Practical feline behaviour understanding cat behaviour and improving welfare

(Axel Boer) #1

Health and Behaviour 81


A disease is any disorder or abnormal condition of a body part, organ or system.
Diseases can have many causes including inflammation, infection (bacterial, viral,
fungal or parasitic), trauma, toxins or just simple ‘wear and tear’. There are numerous
feline diseases, many of which can cause behavioural changes, either directly by
affecting the brain and/or neurological system or indirectly by causing other physio-
logical changes that may, in turn, influence the animal’s behaviour.
Diseases that directly affect the central nervous system can cause symptoms such
as seizures, tremors, disorientation, incoordination, circling/pacing, and/or uncharac-
teristic mood changes such as unexplained fear, anxiety and/or aggression.
As well as the behavioural changes associated with pain or discomfort as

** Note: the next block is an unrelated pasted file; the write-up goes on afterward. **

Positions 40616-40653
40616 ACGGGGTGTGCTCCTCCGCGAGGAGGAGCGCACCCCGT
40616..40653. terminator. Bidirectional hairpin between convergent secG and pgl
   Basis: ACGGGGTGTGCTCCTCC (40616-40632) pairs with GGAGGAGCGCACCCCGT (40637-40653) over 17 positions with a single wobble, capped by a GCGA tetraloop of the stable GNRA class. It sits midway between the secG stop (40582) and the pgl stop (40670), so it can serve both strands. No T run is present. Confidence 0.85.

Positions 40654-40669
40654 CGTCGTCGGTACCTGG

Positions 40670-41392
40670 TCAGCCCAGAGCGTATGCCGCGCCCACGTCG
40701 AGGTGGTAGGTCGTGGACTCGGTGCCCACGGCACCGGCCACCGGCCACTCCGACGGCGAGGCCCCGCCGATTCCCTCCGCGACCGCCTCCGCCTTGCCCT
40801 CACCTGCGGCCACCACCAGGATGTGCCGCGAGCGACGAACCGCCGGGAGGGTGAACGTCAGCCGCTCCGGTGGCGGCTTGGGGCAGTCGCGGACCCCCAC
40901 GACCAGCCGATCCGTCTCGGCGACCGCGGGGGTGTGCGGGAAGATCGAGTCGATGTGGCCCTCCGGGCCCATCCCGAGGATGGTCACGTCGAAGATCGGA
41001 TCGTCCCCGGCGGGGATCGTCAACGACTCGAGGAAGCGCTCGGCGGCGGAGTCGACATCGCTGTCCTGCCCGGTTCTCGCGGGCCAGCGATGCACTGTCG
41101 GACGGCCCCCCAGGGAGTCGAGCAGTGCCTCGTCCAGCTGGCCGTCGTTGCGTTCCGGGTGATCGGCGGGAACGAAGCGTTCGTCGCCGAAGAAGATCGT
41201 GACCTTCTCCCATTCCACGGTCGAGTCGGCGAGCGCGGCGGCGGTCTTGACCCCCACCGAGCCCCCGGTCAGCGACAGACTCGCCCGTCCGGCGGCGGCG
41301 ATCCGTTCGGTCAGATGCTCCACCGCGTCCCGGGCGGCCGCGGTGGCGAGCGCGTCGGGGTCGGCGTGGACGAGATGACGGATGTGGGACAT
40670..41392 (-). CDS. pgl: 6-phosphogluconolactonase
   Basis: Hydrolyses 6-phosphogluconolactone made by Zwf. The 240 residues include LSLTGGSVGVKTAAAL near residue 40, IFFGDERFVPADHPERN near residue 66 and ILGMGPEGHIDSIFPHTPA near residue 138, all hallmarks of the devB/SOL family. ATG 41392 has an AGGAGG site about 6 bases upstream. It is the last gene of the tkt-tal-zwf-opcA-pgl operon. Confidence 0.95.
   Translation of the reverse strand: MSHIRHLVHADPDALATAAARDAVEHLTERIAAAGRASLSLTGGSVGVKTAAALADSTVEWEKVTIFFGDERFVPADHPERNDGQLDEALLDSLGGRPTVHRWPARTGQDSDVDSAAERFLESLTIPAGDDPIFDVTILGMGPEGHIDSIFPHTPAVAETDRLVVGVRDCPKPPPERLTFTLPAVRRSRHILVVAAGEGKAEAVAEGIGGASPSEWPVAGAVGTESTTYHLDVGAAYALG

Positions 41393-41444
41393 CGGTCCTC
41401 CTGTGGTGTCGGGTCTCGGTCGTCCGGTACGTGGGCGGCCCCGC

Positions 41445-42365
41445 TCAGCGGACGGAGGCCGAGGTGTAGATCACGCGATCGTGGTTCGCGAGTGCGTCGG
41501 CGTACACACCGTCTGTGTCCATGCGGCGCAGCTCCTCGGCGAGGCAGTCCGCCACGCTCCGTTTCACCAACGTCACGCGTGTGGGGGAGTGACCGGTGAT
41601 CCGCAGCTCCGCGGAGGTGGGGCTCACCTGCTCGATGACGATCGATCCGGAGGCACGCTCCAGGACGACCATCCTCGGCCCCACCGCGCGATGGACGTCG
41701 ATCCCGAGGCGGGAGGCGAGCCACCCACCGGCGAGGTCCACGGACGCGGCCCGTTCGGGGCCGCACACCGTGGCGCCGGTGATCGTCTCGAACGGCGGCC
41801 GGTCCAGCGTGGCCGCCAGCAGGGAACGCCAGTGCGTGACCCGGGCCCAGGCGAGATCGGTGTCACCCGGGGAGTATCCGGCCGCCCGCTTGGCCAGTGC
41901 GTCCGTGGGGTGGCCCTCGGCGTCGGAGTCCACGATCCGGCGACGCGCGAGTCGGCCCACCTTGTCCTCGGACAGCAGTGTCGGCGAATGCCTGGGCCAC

described previously, the physiological effects of disease that might influence behav-
iour indirectly can include:

● Increased frequency and/or urgency of urination or defecation, potentially leading
to house-soiling problems.
● Increased appetite that might lead to increased competition and conflict with
other cats or other household pets.
● Pruritus (itching) leading to over-grooming and irritability.
● General malaise and ‘feeling unwell’ that might lead to irritability and anxiety.

Old Age

As cats increase in age they become more vulnerable to weakness, sensory decline
and poor health in general, plus the strength of their immune function can
decrease making them increasingly prone to infections. The prevalence of diseases
such as hyperthyroidism, renal failure and degenerative joint disease also increases
with age, all of which can increase anxiety, irritability and generally reduce the
cat’s overall coping abilities (see the next section on stress). Behaviour problems
linked with pain, discomfort and disease are therefore more likely to be seen in
senior cats.
Cognitive dysfunction syndrome (CDS) can also occur in elderly cats (see Box 6.1)
and can be responsible for a severe decline in cognitive ability and associated

Fig. 6.1. A cat may become aggressive if
being touched causes or increases pain, or
if it anticipates pain when touched or about
to be touched.
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